26. #26 D. C. Sessions
    March 7, 2009

    Because when you come back, I don’t want to imagine the cost.

    For comparison, my trip last year to ER with a broken leg netted:
    1) A set of X-rays that I couldn’t get for later use;
    2) A splint made of better material but less skill than the cardboard jobs that we do for free in ski patrol;
    3) Your basic oxycodone prescription (no the drugs, just the scrip that I had to find an all-night pharmacy to fill myself.)

    Her price was about 200 Euros for the ER visit; when you added up the ER plus the charges from the doc, nurse, X-ray tech, etc. mine came to about $3000.

    If I had it to do again, I would have skipped ER. My colleagues in ski patrol do better work for free.

  27. #27 blf
    March 8, 2009

    i wrote that entire essay with my nose

    I assume you mean “beak”…

  28. #28 Wikipedian
    March 8, 2009

    D.C. Sessions: I can’t find that spiral fracture pic you mentioned. Wikipedia’s spiral fracture page is very minimal right now, and could use a picture. Could you add it?

  29. #29 D. C. Sessions
    March 8, 2009

    D.C. Sessions: I can’t find that spiral fracture pic you mentioned. Wikipedia’s spiral fracture page is very minimal right now, and could use a picture.

    Here goes my secret identity!

    Before:
    http://commons.wikimedia.org/wiki/File:Fractured_TIBIA_FIBULA_01-15_1.jpg
    After:
    http://commons.wikimedia.org/wiki/File:Fractured_TIBIA_FIBULA_01-25_1.jpg

    I have some others, from various stages in the overall healing process.

  30. #30 John Del Rio
    March 8, 2009

    Devorah! So sorry to hear about the arm! Hang in there and keep your spirits up.

    Your friend,

    John

  31. #31 Richard Simons
    March 8, 2009

    I hope your wrist heals quickly and that it doesn’t slow you down too much.

    The dunnock is an interesting bird that reminds me of a mouse with feathers. You might find its breeding behaviour interesting to blog about as it goes in for monogamy, polgamy and polyandry.

  32. #32 biosparite
    March 9, 2009

    I just wish you could have had your prior injuries evaluated too since the USA medical system is based on greed, selfish insurance companies, and well-bribed Republican Congressmen and judges. If you have some time today (your last day, I know), would you stop by the hospital for a look-see at the situation with your two other bone injuries? If someone can give you a diagnosis, maybe the crap NYC charity doctors will be less wiling to tell you everything is fine from the prior events. Sending you home with no more than a sling after the upper-arm fracture was a perfect example of malpractice in my legal opinion. You can actually get pretty good charity care in Houston at Ben Taub, where you have the added benefit of working on your Spanish in the open wards.

  33. #33 Juuro
    March 9, 2009

    How unfortunate! My deep sympathies, ma’am.
    But you do have a wonderous personality; it is shining through even in this situation. Have a speedy recovery.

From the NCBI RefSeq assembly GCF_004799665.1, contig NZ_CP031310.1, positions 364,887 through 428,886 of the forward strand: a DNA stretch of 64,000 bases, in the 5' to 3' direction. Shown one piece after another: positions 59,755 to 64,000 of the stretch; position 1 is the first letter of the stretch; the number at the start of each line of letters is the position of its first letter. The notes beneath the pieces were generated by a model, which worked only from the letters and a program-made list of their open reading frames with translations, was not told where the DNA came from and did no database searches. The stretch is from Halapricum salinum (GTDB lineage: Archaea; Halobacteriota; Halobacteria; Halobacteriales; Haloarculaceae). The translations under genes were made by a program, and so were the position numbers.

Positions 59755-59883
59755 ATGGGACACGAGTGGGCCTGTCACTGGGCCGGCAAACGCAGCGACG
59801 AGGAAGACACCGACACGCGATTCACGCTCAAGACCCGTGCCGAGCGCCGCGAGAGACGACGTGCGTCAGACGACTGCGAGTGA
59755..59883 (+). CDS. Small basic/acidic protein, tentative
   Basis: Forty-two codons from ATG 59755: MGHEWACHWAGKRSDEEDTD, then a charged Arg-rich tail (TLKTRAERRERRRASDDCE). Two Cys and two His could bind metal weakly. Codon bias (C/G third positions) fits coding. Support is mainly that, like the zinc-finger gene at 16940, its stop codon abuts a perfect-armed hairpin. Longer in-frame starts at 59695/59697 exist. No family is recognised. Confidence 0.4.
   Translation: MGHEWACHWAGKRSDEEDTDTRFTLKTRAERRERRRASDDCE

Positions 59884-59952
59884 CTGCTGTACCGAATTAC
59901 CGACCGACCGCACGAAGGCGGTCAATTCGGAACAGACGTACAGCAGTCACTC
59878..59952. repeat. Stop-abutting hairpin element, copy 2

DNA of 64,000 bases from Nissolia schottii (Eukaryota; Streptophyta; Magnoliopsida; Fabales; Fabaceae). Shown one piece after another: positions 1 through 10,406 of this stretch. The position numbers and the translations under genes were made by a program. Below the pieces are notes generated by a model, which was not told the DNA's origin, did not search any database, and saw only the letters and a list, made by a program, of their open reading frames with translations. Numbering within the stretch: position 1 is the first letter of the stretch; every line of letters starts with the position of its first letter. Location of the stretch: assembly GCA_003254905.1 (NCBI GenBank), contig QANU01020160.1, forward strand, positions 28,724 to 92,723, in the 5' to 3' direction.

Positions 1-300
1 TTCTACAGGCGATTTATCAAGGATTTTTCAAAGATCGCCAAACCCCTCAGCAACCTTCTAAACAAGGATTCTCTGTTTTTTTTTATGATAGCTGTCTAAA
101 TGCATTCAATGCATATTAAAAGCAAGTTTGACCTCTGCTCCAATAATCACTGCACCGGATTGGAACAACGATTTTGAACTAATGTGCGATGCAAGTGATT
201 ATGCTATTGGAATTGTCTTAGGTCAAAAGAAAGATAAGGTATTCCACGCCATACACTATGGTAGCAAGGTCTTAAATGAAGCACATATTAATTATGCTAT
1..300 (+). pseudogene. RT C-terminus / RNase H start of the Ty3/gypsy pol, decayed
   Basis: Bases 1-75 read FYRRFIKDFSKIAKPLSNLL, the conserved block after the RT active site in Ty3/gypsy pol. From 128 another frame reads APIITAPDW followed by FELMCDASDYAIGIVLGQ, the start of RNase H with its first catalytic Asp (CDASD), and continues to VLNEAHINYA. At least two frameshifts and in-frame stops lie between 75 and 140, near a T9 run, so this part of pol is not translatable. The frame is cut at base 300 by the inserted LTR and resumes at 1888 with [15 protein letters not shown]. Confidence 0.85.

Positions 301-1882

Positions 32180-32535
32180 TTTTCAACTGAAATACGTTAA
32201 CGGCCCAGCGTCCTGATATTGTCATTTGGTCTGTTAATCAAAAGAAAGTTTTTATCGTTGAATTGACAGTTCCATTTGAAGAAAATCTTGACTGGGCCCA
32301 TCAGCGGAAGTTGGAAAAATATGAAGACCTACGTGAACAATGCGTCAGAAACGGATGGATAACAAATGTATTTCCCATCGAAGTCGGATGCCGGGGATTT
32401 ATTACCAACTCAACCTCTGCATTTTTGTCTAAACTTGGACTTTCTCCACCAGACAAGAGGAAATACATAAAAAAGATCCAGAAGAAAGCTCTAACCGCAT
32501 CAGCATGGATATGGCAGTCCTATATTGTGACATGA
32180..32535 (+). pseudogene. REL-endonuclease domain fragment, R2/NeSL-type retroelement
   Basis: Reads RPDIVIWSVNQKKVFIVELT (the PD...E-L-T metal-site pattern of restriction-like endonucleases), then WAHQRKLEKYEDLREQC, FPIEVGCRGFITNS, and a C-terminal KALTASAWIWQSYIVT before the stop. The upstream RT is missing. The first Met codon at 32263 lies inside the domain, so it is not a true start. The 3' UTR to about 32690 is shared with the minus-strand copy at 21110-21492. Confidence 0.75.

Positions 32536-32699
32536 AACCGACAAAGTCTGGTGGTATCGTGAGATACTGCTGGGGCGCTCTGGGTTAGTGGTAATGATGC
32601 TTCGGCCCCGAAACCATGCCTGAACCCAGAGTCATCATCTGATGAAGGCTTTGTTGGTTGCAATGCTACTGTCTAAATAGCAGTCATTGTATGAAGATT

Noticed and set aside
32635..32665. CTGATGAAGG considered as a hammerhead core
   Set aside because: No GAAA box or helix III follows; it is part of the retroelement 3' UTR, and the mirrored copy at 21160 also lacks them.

34. #34 Juuro
    March 9, 2009

    Ah, I intended to mention:

    The medical people took so much time with me, explaining things so they were sure I understood what they meant,[...]

    That is what we mean by informed consent of the patient. The doctors I have met can be harried, hurried, snappish, but they have always had the patience to make sure I understood what the diagnosed problem was and that we found a treatment that I could agree to.

  35. #35 Isis the Scientist
    March 10, 2009

    Feel better soon, Grrrl!

  36. #36 Murray Hansen
    March 12, 2009

    Hi! A little late but I just heard . . . hope the pain goes away and you heal quickly. You obviously have a special affinity for Finland — I think there’s a name for that sort of identity– it’s wonderful! Hope you heal in a hurry!! With warm regards, Murray

  37. #37 cerebralbarbedwire
    March 12, 2009

    Good luck with your recovery.

    Thanks for your participation in the Cerebral Barbedwire “All articles and topics daily blog carnival” – http://cerebralbarbedwire.blogspot.com/2009/03/cerebral-barbedwire-blog-carnival-march_10.html

    Feel free to participate again

  38. #38 Horwood Beer-Master
    March 13, 2009

    I’m only just catching up with your recent blog posts at the moment due to the fact that my computer at home can’t access the internet at the moment, meaning I have to come all the way to Newcastle-under-Lyme library to use the free internet access there.
    I was hoping to read up on what a fun time you’d been having in Finland, instead I end up reading this and wincing.
    What is it with you and slipping/tripping over? I’m surprised doctors haven’t yet asked you to walk everywhere wearing a big padded suit to soften the next inevitable impact!

    Anyway I hope those are nice powerful numbing painkillers they’ve given you so that you can enjoy the rest of your trip.

  39. #39 Rachel Cotterill
    April 5, 2009

    That sounds unbelievably painful. I’m glad you haven’t posted pictures yet because (being an unutterable wimp) I struggled enough to read the *words* without fainting. I’m glad they took care of you well!

    I hope you do get to visit Tallinn, it’s a beautiful city. Turku in Finland has also (in my opinion) a stronger personality than Helsinki, if you haven’t already been there – and probably equally good doctors ;)

    Visiting via the ‘inspiring travel’ blog carnival :)